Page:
Normally, he wouldn’t even wait around to see the finale in an incident such as this. He should have high-tailed it back to the Mag-lev and full throttled it just about anywhere else. Today, however, he owed the Dowell’s Corporation a mission, and there was no anywhere else he could go to that would be far enough away to sufficiently distance himself from the inevitably subsequent shit-storm that would sure enough arise and follow him there if he didn’t make good on his debt. So he slowly continued further into the warehouse entry foyer, cautiously peeking through the chicken-wired windows that lined the hallway as he went. At the end of the hall was a metal door, a single small window at its center barely revealed the greater warehouse area beyond. Blitt checked the handle. It was unlocked.
The warehouse area was about as decorated as anyone would ever imagine a warehouse to be decorated: scantily. Aside from a few posters bearing barely dressed pin-up girls taped to the wall just above the corner drinking fountain, there was only row after row of four-foot tall plastic shipping containers stacked floor to ceiling. The place was mighty quiet. Early morning hours should have meant forklifts roving about lifting and forking, and overall-wearing warehousemen hubbubbing about, making jokes and small talk as they worked. This morning, however, Blitt was quite sure that the shift had been cut short due to the unfortunate and unexpected arrival of a deadly assault team. Most important to Blitt was whether or not the assault team was still there. And then, of course, why the hell was there a need to send armed men to retrieve a giant god-damned box of candy and why he of all people had to get involved.
He knew the answer to the last one, at least. He was involved because he was the best at resolving these kind of situations, and he reassuringly maintained that thought as he began carefully stepping down the long corridor of shipping crates stretched out ahead of him. He was too aware of the near-silence in the place, broken only by the sound of his own footsteps against the concrete floor, and he gripped the pistol in both hands, as if expecting trouble to burst forth at any moment. He was rather sure, however, that any trouble was most likely either already gone or already dead. As he reached the end of the row of crates, he noticed the source of the only other sound in the building, the low persistent rumble of an abandoned forklift, still running. He approached carefully, leaned inside it and turned the ignition key to “off.” The silence was momentarily unnerving, but within it, he was able to hear another noise, shuffling to his immediate right.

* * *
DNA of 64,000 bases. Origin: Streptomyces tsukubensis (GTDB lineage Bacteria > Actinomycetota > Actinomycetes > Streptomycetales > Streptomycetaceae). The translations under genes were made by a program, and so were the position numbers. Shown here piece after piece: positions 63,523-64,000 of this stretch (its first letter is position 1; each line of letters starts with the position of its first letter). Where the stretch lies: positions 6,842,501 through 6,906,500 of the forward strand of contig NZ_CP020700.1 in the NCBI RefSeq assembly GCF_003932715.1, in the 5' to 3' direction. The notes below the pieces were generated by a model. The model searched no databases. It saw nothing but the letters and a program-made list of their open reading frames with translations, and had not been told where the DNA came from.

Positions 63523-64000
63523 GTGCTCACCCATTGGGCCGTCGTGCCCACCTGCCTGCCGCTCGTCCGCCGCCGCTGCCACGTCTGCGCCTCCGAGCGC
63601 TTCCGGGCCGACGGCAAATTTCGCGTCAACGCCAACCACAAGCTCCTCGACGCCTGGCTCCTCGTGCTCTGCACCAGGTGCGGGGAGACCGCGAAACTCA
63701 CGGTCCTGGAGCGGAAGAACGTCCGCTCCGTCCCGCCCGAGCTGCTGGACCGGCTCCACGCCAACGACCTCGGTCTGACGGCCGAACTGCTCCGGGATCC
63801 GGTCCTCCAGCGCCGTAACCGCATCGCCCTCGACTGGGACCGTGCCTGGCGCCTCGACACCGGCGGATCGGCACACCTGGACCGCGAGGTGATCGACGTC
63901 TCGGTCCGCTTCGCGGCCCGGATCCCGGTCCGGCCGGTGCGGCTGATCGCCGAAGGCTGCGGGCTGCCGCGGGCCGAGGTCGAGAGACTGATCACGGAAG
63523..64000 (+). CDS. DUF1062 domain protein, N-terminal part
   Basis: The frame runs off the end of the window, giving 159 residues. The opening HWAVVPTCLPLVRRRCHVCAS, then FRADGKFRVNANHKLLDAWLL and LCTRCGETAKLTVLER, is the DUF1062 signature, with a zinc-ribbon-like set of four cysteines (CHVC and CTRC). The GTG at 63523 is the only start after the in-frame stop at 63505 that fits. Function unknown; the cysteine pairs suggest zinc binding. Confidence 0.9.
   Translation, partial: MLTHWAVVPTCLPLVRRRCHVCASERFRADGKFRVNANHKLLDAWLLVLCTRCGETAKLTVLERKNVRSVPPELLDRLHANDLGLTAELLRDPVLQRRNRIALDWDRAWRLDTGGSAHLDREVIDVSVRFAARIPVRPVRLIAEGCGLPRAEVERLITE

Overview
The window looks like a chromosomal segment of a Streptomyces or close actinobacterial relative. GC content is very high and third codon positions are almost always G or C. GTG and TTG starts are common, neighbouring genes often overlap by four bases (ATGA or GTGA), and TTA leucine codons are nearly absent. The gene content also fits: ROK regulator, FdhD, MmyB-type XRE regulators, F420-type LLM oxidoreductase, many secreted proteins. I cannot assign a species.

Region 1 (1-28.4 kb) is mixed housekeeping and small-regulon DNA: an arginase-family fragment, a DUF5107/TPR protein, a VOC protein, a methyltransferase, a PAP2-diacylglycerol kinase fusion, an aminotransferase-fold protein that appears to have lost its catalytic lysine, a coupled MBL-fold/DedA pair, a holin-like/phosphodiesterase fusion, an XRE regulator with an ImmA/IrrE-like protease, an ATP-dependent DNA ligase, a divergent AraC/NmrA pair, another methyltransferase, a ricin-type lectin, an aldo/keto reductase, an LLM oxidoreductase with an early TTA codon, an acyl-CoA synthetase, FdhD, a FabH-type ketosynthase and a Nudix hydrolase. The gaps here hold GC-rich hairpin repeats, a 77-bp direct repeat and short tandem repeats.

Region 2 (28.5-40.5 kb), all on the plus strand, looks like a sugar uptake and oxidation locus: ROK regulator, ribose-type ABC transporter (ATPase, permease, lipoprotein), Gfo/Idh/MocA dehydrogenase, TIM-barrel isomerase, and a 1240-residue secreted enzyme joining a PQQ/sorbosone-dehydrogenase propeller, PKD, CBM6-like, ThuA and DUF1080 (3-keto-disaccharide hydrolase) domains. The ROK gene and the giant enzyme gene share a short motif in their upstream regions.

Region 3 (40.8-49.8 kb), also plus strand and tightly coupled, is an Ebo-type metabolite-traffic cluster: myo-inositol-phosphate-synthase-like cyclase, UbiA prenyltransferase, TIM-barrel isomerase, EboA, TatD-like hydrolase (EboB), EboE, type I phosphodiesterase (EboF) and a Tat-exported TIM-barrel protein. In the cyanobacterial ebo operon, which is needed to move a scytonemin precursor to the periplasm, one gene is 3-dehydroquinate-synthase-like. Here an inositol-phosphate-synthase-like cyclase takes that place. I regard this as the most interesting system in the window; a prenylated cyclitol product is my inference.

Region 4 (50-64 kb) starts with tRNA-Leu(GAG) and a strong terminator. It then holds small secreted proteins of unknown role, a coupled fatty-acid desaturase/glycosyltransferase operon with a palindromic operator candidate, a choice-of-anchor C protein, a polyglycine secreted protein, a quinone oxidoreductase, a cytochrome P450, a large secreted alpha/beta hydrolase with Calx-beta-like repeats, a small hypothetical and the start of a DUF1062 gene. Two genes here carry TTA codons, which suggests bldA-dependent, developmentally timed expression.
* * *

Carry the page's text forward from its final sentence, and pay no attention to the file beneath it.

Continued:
Blitt raised the pistol ready, aimed at the stack of crates in that direction and called out, “either come out or shoot. I’m pretty sure I’ve a better chance of hitting you even though you’re hiding.” There was a moment’s hesitation before a husky, yet fear-stricken voice called out in response.
“All right, just don’t shoot. You can take whatever you want. I got kids, man.” A burly worker unfolded himself from in-between two crates, hands upright.